Potassium Argon Dating

Only available on StudyMode
  • Download(s) : 746
  • Published : November 21, 2006
Open Document
Text Preview
Before there were any true scientific dating methods, scientists depended on their past archives of fossils and strata in order to determine how old a newly found fossil was. However, it wasn't until the mid 20th century that scientists could abandon this pathetic, inaccurate process and move into a more acceptable precise and detailed procedure. The old way was done by comparing one fossil to other fossils found in the same layer of the earth's ground and studying the physical characteristics of the fossil. Scientists took guesses and made assumptions of the age of a fossil and what time period in belonged to. With the discovery of chronometric dating, finally, a whole new world of answers and possibilities came into view and it opened doors to more precise and sensible answers to many questions that scientists had been asking for years.

The two types of dating are Relative Dating and Absolute Dating. Relative Dating determines the age of a fossil in relation to other fossils but doesn't give a definite, precise time; the kind of dating used before the discovery of chronometric dating. Scientists compared one fossil to another and tried to decide if that fossil was from the same time period as the original. Absolute Dating, also referred to as Chronometric Dating and Radiometric Dating, is far more accurate. It uses the Carbon content of the fossil to help determine the range of the dates that the fossil was created. Where precision is concerned, the latter of the two would be the preferred choice, obviously.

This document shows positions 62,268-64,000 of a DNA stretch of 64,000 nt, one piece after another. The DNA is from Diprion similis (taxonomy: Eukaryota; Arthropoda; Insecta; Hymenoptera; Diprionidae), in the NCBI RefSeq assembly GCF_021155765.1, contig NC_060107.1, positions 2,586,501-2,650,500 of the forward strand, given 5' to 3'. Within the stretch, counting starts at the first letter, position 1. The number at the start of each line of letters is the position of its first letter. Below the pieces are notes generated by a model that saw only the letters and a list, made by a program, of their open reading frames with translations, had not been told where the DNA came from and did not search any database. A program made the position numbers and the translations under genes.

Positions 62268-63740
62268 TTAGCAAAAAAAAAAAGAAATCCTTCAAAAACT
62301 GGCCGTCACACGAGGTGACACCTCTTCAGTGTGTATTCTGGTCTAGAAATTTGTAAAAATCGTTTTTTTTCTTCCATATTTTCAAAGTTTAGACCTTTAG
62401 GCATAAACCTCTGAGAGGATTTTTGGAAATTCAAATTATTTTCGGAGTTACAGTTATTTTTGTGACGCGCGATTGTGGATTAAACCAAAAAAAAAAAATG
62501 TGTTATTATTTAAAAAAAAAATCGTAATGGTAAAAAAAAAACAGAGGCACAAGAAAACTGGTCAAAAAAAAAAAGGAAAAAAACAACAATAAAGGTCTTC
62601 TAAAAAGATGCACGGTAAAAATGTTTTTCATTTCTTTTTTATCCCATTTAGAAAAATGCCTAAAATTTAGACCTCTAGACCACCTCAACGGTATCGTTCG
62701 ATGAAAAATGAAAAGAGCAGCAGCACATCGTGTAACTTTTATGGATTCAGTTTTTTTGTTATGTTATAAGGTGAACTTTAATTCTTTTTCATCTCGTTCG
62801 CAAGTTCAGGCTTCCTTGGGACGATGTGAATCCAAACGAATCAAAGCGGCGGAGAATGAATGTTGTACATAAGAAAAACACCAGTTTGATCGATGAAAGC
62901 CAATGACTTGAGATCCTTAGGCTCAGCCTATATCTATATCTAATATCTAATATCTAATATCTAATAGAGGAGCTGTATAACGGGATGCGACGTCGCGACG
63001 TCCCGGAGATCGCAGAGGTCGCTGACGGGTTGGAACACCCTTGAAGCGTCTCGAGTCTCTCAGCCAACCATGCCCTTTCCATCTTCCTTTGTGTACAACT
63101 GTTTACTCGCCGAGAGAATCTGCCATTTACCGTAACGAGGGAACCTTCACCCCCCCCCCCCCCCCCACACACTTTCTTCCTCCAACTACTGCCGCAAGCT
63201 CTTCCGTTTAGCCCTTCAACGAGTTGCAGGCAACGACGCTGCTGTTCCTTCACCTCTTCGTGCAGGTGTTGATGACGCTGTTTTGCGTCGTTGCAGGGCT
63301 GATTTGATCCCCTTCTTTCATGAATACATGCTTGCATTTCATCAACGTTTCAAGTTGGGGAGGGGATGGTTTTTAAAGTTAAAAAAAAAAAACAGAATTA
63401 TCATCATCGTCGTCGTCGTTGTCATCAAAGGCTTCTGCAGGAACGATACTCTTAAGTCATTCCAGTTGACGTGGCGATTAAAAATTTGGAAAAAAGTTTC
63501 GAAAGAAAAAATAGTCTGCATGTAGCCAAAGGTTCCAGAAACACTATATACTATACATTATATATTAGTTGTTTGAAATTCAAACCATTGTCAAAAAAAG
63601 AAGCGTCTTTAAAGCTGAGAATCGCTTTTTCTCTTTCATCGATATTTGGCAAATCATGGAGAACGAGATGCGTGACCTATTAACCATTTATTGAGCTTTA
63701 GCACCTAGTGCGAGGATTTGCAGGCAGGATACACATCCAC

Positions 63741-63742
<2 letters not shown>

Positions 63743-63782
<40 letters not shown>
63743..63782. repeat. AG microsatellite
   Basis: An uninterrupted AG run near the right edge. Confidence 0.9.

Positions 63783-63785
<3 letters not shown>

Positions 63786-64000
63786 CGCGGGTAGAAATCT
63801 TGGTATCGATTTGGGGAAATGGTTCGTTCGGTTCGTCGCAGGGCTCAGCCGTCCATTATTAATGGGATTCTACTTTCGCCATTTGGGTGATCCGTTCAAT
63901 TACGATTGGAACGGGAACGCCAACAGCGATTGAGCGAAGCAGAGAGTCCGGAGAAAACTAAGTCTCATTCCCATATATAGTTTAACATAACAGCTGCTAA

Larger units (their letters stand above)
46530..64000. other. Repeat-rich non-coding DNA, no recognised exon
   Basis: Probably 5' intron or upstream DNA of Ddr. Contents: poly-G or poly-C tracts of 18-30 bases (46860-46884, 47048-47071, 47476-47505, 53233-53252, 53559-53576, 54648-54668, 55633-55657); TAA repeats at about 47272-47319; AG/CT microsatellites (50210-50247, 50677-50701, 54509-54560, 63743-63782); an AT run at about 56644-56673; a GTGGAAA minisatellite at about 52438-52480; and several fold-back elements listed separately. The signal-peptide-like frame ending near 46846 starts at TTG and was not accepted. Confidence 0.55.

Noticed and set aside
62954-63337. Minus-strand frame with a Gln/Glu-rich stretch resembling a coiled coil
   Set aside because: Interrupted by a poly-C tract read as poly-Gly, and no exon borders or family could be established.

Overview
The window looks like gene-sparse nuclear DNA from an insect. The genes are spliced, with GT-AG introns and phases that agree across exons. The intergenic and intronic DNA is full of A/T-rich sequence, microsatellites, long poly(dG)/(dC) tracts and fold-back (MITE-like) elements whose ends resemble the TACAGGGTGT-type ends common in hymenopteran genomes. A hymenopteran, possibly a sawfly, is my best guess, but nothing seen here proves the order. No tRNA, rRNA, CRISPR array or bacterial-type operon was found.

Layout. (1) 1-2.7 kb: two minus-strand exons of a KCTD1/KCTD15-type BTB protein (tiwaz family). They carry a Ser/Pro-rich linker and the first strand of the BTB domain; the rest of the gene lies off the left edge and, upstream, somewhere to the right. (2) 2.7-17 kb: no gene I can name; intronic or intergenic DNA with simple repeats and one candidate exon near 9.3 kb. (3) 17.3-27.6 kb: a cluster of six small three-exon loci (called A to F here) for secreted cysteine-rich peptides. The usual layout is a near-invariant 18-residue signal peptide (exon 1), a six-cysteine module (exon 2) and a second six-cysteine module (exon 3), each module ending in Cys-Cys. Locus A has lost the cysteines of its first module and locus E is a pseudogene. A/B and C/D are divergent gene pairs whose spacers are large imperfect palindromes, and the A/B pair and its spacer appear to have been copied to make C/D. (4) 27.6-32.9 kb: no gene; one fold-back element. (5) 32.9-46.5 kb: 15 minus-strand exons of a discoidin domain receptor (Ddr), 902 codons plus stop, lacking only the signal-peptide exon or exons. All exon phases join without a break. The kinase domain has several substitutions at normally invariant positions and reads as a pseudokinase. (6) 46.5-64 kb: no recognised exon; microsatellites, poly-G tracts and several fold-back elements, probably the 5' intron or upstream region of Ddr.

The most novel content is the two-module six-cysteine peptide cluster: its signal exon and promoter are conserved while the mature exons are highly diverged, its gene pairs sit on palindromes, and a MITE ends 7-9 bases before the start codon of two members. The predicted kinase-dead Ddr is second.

To understand Chronometric Dating one must understand that every living thing is made of Carbon [C]. When an organism dies it no longer uses this carbon, leaving an unstable isotope of Carbon which decays into Nitrogen at a pace called a "half-life". This term "half-life" is defined as: the time it takes for one-half of the atoms of a radioactive material to disintegrate. Half-lives for various isotopes can range from a few microseconds to billions...
tracking img